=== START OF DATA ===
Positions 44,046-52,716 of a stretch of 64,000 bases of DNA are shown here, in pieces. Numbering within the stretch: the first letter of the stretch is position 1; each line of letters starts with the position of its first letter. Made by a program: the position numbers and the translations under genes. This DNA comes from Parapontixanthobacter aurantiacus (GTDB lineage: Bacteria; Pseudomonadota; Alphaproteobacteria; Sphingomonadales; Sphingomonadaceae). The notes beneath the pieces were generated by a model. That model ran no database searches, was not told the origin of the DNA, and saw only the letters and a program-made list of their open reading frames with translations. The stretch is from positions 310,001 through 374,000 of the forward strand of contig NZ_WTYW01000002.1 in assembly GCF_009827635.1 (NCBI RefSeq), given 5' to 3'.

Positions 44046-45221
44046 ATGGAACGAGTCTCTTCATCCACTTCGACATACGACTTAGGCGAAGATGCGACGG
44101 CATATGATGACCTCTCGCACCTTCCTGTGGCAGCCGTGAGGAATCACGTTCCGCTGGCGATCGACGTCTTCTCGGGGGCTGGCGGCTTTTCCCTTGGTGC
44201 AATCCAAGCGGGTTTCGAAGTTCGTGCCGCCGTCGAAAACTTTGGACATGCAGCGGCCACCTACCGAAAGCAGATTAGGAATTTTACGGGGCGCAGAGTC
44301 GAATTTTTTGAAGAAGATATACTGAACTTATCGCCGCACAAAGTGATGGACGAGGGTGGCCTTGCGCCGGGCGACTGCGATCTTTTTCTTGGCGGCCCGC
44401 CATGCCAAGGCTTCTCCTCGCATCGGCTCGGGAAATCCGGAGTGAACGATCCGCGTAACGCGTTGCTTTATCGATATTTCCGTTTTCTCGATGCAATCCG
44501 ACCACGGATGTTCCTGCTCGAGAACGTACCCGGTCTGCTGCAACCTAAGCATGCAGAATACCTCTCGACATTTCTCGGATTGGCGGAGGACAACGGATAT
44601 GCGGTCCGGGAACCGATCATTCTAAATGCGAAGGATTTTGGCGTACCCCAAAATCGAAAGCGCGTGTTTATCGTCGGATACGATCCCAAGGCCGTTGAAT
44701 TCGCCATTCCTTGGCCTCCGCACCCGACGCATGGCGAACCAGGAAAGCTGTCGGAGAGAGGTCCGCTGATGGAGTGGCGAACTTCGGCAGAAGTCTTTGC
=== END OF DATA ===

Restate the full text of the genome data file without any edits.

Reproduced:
Positions 44,046-52,716 of a stretch of 64,000 bases of DNA are shown here, in pieces. Numbering within the stretch: the first letter of the stretch is position 1; each line of letters starts with the position of its first letter. Made by a program: the position numbers and the translations under genes. This DNA comes from Parapontixanthobacter aurantiacus (GTDB lineage: Bacteria; Pseudomonadota; Alphaproteobacteria; Sphingomonadales; Sphingomonadaceae). The notes beneath the pieces were generated by a model. That model ran no database searches, was not told the origin of the DNA, and saw only the letters and a program-made list of their open reading frames with translations. The stretch is from positions 310,001 through 374,000 of the forward strand of contig NZ_WTYW01000002.1 in assembly GCF_009827635.1 (NCBI RefSeq), given 5' to 3'.

Positions 44046-45221
44046 ATGGAACGAGTCTCTTCATCCACTTCGACATACGACTTAGGCGAAGATGCGACGG
44101 CATATGATGACCTCTCGCACCTTCCTGTGGCAGCCGTGAGGAATCACGTTCCGCTGGCGATCGACGTCTTCTCGGGGGCTGGCGGCTTTTCCCTTGGTGC
44201 AATCCAAGCGGGTTTCGAAGTTCGTGCCGCCGTCGAAAACTTTGGACATGCAGCGGCCACCTACCGAAAGCAGATTAGGAATTTTACGGGGCGCAGAGTC
44301 GAATTTTTTGAAGAAGATATACTGAACTTATCGCCGCACAAAGTGATGGACGAGGGTGGCCTTGCGCCGGGCGACTGCGATCTTTTTCTTGGCGGCCCGC
44401 CATGCCAAGGCTTCTCCTCGCATCGGCTCGGGAAATCCGGAGTGAACGATCCGCGTAACGCGTTGCTTTATCGATATTTCCGTTTTCTCGATGCAATCCG
44501 ACCACGGATGTTCCTGCTCGAGAACGTACCCGGTCTGCTGCAACCTAAGCATGCAGAATACCTCTCGACATTTCTCGGATTGGCGGAGGACAACGGATAT
44601 GCGGTCCGGGAACCGATCATTCTAAATGCGAAGGATTTTGGCGTACCCCAAAATCGAAAGCGCGTGTTTATCGTCGGATACGATCCCAAGGCCGTTGAAT
44701 TCGCCATTCCTTGGCCTCCGCACCCGACGCATGGCGAACCAGGAAAGCTGTCGGAGAGAGGTCCGCTGATGGAGTGGCGAACTTCGGCAGAAGTCTTTGC